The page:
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Pond rehab

One of the Meadow Lakes Golf Course water features was filled to alleviate an ongoing sludge problem


by: KEVIN SPERL - Pond number 10 at Meadow Lakes Golf Course was partially filled in to get rid of an ongoing sludge problem that produced unpleasant smells for golfers and nearby residents.

Three months ago, Meadow Lakes staff members were faced with an unsightly, sludge-ridden, foul-odor pond on their otherwise pristine golf course.

Today, that number 10 pond is less than half its former size and on its way to becoming a more sensory-pleasing wetland feature thanks to the hard work of city employees and generous community members.

“Essentially, the pond was not deep enough when they built it,” said Zach Lampert, the head golf professional and facility manager for Meadow Lakes. “So, sludge and organic matter had built up over the years in that pond.”

To deal with similar pond problems in the past, small windmills were added to the course that helped aerate the ponds and eliminate odors.

With their most recent problem pond, golf course staff decided the best way to correct the issue was to fill part of it in.

“It was the least-cost way to get it done,” he said.

Lampert said that City Street Supervisor Scott Smith oversaw the project, which began in late October. The first step was to bring in about 180 dump truck loads of pit rock to create a base layer.

“Then they started hauling dirt,” Lampert said. “We are looking at almost 400 loads of dirt.” He went on to say that more than 250 loads came from the Ochoco Irrigation District while the rest was provided by Travis Severance with White Deer Ranch.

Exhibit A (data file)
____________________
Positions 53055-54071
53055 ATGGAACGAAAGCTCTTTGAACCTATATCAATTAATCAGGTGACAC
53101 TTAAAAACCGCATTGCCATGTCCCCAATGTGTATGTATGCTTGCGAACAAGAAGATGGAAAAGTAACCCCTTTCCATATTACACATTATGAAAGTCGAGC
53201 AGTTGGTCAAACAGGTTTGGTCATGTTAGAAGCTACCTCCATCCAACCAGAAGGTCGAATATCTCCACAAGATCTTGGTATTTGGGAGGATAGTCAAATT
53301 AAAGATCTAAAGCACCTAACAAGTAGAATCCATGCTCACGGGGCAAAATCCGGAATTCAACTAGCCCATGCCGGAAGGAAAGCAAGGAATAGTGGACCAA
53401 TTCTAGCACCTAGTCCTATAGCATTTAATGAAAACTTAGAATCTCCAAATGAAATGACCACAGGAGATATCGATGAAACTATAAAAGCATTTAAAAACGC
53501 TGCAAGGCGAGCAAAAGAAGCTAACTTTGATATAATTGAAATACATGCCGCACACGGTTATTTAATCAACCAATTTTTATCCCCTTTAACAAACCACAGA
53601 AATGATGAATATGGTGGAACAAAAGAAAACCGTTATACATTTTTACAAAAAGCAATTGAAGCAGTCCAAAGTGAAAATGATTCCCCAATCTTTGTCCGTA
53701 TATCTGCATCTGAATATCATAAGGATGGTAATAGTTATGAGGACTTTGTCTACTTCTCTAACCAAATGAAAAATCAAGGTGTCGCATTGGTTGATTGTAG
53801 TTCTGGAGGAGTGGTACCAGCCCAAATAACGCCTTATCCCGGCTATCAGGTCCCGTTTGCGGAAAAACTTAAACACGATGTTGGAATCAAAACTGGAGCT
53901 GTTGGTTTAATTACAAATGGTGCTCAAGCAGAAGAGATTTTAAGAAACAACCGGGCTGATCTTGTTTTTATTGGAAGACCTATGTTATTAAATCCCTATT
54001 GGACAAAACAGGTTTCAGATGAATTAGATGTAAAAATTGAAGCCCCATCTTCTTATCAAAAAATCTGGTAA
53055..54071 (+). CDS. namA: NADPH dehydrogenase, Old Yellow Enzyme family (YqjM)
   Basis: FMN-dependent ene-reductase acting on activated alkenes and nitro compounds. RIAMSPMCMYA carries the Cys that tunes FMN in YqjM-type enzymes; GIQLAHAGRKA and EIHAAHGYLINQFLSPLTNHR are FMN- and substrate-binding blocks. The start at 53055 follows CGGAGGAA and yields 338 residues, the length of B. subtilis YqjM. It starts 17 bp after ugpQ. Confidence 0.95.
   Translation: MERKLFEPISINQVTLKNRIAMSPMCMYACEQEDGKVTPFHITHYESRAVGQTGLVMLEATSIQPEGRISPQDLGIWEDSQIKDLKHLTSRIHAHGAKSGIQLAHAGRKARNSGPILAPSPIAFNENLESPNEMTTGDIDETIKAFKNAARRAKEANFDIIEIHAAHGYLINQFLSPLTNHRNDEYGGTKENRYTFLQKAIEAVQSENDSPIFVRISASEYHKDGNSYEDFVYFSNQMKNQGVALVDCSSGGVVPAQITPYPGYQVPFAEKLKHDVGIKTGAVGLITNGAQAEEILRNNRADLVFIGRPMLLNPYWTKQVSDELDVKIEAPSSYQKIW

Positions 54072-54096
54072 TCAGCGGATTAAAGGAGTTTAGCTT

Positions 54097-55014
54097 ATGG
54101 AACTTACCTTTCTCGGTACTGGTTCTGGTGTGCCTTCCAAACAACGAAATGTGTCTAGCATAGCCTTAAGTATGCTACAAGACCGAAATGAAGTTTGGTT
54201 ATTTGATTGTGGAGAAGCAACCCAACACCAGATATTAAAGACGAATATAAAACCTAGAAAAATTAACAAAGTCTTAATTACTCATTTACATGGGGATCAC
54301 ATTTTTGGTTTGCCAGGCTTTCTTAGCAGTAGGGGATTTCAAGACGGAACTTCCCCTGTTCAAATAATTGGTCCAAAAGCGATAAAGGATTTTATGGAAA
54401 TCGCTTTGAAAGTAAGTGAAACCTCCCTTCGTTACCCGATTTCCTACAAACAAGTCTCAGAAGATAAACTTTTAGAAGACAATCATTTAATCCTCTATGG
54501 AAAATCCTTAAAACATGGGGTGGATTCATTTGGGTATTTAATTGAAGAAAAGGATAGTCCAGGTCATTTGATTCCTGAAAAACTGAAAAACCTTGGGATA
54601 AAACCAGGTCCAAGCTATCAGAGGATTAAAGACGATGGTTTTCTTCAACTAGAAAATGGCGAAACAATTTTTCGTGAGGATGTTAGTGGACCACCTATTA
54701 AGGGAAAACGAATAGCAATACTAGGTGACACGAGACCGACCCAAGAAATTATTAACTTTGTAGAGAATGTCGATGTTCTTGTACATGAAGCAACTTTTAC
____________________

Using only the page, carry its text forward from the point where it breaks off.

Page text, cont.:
Smith then smoothed the dirt out over the fill area, making the landscape suitable for future golf play.

“It is contoured very nicely,” Lampert said of the completed area. “As we begin to landscape this in the spring, it will start to take shape. At this point, we don’t know how we want it to look, exactly.”

The golf course manager went on to praise Smith and others who provided materials and labor at a bargain rate of $4,500. He noted that the market price of the dirt alone was more than $42,000.

“If we were paying for these materials, it was over $50,000,” he said. “What Scott was able to do for us was a heck of a value.”

Although the condition of the pond was vastly improved, Lampert said there is still more work to be done. In addition to the landscaping they will do this spring, they have to deal with the remaining pond.

“What’s left of our wetland is still filled with that sludge,” he said. “Steve Reynolds, our course superintendent, is looking into some ways to get rid of that.”

In the end, Lampert is pleased with the final result and hopes that the rehabilitated pond will be a more pleasant water feature for future golfers.

“We are much better off than we were six months ago,” he concluded.



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